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Chris Date Challenges Oracle Optimizer Subquery
Re-write
September 14, 2004

Jonathan Gennick, noted Oracle expert and author recently published a great article on Oracle SQL sub-query behavior titled "subquery Madness":
 
http://five.pairlist.net/pipermail/oracle-article/2004/000012.html
 
In response, Chris Date, founder of the relational database model, published a response that notes an important feature of subquery re-write features of the Oracle cost-based SQL optimizer.
 
 
These articles provide unparalleled insights into the inner workings of Oracle's cost-based optimizer for subquery rewriting.
 
Date notes:

Now suppose we use the original query as a subquery within the FROM clause of another query: 

SELECT *
FROM ( SELECT FLAG, TO_NUMBER ( NUM ) NUM
       FROM   SUBTEST
       WHERE  FLAG = 'N' )
WHERE  NUM > 0 ;

According to Gennick, this query fails with the following error message: 

ERROR:
ORA-01722: invalid number

Gennick suggests in his paper that the failure occurs because the outer query attempts to evaluate the condition NUM > 0 on one of the nonnumeric values in column NUM.  To quote:  "[The] optimizer is free to test ... rows against [the] NUM > 0 predicate first, if that's deemed more efficient."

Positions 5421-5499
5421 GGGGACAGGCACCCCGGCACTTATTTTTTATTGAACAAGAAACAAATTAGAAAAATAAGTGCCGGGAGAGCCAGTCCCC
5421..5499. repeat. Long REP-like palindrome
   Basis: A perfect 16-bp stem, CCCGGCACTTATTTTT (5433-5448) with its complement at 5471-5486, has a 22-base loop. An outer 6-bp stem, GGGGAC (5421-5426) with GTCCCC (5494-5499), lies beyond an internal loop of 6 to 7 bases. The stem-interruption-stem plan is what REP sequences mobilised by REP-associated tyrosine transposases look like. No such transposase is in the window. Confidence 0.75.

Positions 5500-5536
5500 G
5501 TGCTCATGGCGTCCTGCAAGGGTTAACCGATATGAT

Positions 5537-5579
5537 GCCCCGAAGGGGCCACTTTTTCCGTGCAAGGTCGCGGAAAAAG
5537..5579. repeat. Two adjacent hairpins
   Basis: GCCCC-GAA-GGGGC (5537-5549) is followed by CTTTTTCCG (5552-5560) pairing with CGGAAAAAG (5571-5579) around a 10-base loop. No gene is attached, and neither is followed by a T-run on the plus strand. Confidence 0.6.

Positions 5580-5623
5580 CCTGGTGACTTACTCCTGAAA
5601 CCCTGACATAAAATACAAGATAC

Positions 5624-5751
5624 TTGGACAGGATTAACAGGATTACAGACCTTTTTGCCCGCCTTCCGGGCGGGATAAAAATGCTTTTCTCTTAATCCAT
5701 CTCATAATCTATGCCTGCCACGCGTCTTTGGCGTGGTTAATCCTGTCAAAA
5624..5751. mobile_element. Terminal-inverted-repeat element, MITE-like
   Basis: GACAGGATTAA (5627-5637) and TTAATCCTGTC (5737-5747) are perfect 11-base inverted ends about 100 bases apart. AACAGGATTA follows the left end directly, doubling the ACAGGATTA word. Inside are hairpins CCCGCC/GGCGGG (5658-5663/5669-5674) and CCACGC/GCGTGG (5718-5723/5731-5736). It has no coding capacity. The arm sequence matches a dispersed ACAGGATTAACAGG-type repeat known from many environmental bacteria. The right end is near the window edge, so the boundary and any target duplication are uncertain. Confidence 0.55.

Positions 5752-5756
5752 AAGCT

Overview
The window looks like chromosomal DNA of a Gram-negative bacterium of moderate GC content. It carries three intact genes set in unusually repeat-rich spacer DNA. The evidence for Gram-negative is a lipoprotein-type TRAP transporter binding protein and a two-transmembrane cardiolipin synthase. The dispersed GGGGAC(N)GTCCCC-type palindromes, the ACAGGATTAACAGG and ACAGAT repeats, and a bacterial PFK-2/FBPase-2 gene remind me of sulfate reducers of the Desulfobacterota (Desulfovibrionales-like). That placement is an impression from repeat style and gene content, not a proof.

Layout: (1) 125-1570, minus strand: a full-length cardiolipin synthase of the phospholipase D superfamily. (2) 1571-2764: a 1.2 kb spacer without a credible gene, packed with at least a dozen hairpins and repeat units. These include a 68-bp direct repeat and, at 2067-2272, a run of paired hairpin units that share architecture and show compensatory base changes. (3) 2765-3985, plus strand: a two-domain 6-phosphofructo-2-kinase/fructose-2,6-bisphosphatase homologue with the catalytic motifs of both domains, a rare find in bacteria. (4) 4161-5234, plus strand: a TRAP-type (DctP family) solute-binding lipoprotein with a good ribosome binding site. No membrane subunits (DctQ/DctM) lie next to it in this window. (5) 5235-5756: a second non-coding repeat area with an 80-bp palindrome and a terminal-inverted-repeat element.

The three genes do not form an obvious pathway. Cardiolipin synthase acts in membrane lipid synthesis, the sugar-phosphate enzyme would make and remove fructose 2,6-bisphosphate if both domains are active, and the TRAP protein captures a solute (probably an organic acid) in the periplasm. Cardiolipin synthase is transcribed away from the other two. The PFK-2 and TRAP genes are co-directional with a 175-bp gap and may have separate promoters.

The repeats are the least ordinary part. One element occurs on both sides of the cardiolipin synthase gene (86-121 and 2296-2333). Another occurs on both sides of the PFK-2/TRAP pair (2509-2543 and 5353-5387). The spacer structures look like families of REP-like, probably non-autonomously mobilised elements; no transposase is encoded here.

As Gennick subsequently points out, however, the foregoing explanation cannot be correct, because the condition NUM > 0 involves a type error (one that should be caught at compile time, moreover)--NUM is of type character string and 0 is of type numeric.  What has really happened is that the optimizer has rewritten the original query as follows: 

SELECT FLAG, TO_NUMBER ( NUM ) NUM
FROM   SUBTEST
WHERE  TO_NUMBER ( NUM ) > 0
AND    FLAG = 'N' ;

Now it's clear that the failure occurs as soon as the system tries (in the WHERE clause) to convert some nonnumeric NUM value--say 'pqr'--to a number.  The question is, then:  Is this rewriting on the part of the optimizer valid?  The short answer is no. 

 

 

 

 
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